The case for diverse leadership and gender equality, at the highest levels, has begun to focus much more on the ‘how’ rather than the ‘why’.
That’s very much the message of the recently launched Hampton-Alexander review into how to create a ‘pipeline’ of women in executive roles, ready to join the Boards of the FTSE350.
They are looking at what works and so, is there experience elsewhere that might be helpful in understanding what can be done to get more women into top jobs?
Universities may have some answers, and not just in theory but through some very relevant practice.
The Times Higher Education (THE) recently reported plans to promote gender balance in top positions in Irish Universities. Gender inequality in Higher Education in the Republic of Ireland has been particularly stark – not one of its seven universities has ever been led by a woman and just 19 per cent of the country’s professors are women.
The report, from an expert working group set up by the Republic of Ireland Higher Education Authority, gained some attention in the UK because of its clear agenda for action, action that urged not only carrots but sticks.
Jack Grove’s piece in the THE summed up the stark message: “Higher education institutions in Ireland should face financial penalties if they do not hit targets on diversity”.
Just as with current discussion about gender equality in the UK, the report focuses less on the case for equality (it’s the right thing to do) or utility (balanced boards work better) and much more on how to achieve it. It also acknowledges that without determined and targeted action very little will be achieved.
As Máire Geoghegan-Quinn, a former European Union commissioner who led the gender equality review said, “Gender balance in top leadership positions will not be achieved in our lifetimes if we just wait for change to naturally occur.”
The sort of action proposed in the Republic of Ireland has been around in the UK for some while and has been tracked by the influential WomenCount reports, authored by Norma Jarboe. And it’s worked.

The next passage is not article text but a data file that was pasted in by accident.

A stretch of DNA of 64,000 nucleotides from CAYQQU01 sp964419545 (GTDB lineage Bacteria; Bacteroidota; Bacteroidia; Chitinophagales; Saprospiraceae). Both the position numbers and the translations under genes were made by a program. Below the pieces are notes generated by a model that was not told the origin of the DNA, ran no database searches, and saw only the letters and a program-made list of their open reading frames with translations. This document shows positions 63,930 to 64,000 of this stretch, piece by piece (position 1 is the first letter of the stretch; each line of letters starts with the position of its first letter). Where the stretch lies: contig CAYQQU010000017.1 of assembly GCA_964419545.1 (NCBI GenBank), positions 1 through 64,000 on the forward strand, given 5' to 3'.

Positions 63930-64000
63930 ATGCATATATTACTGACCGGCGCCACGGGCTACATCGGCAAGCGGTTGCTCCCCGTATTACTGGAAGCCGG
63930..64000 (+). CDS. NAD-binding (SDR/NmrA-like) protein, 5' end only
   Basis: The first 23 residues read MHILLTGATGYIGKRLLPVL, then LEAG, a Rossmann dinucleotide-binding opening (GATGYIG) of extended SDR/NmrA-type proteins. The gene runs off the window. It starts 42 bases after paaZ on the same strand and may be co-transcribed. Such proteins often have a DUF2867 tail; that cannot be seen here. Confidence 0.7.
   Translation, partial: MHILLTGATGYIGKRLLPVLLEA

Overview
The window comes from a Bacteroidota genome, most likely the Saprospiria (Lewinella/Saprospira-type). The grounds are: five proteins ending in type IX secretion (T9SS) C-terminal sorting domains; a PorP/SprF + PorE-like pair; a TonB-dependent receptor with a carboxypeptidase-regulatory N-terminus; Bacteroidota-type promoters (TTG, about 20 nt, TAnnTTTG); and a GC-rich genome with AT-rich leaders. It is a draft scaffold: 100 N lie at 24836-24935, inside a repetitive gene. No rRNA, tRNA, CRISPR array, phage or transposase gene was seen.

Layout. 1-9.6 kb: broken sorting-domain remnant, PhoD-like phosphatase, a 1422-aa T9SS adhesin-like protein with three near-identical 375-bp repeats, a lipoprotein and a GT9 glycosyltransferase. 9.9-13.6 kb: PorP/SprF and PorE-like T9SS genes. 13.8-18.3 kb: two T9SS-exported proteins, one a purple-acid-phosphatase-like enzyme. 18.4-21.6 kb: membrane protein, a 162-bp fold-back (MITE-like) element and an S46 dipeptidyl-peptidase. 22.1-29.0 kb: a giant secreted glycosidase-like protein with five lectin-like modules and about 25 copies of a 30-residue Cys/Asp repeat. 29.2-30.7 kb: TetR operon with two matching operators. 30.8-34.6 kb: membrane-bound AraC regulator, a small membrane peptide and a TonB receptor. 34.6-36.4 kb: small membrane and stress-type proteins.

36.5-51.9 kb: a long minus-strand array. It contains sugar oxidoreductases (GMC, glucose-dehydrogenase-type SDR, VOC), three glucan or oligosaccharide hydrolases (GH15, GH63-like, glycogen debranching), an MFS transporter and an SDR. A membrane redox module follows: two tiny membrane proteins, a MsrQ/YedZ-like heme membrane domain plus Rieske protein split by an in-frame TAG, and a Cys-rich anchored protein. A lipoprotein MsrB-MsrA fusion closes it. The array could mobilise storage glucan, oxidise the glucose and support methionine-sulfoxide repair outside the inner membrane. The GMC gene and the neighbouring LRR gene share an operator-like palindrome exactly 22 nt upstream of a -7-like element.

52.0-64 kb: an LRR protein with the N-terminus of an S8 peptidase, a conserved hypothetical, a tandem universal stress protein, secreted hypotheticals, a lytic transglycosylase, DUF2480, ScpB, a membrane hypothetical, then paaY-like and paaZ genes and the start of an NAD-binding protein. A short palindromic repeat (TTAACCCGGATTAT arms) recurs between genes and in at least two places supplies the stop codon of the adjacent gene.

Between the first ‘WomenCount: Leaders in Higher Education’ report of 2013 and the publication of this year’s follow up, real progress has been made.
The number of female chairs of governing bodies has risen from 12 to 19 per cent and vice-chancellors from 17 to 22 per cent. Over all the proportion of women on boards is now nearly 40 per cent.
Some change has been remarkable: in Wales the percentage of gender-balanced governing bodies has increased from 0 to 25 per cent. In 2013 there were no female Chairs of governing bodies in Northern Ireland. Today women make up 20 per cent.
What have been the main elements of this success?
Committed leadership from the very top, underpinned by determined action and transparency have been key. The UK’s funding councils have, as part of their funding agreements with higher education institutions (HEI), agreed outcomes for equality and diversity and they publish their monitoring reports.
The Higher Education Code of Governance emphasises equality and diversity amongst its top priorities for effective leadership and expects HEI to explain publicly how they intend to monitor the impact of equality and diversity policies.
It also sets targets for gender balanced boards (defined as having at least 40 per cent women members and the same proportion of men). This is particularly important as it is the governing bodies that appoint vice-chancellors.
And it’s not only setting targets and expectations that has been effective. Sanctions have also played their part.
The role played by Charter Marks, such as the Athena SWAN equality awards, has been interesting in driving up attainment against equality goals and in changing recruitment and retention practices. The results have been impressive.
One element of the Irish proposals gained some attention – that of imposing penalties on those HEI that did not achieve the targets.
In England, once Dame Sally Davies, the chief medical officer for England, linked the attainment of silver-level Athena SWAN status to being short-listed for National Institute for Health Research grants, applications for accreditation have risen substantially. Funny that.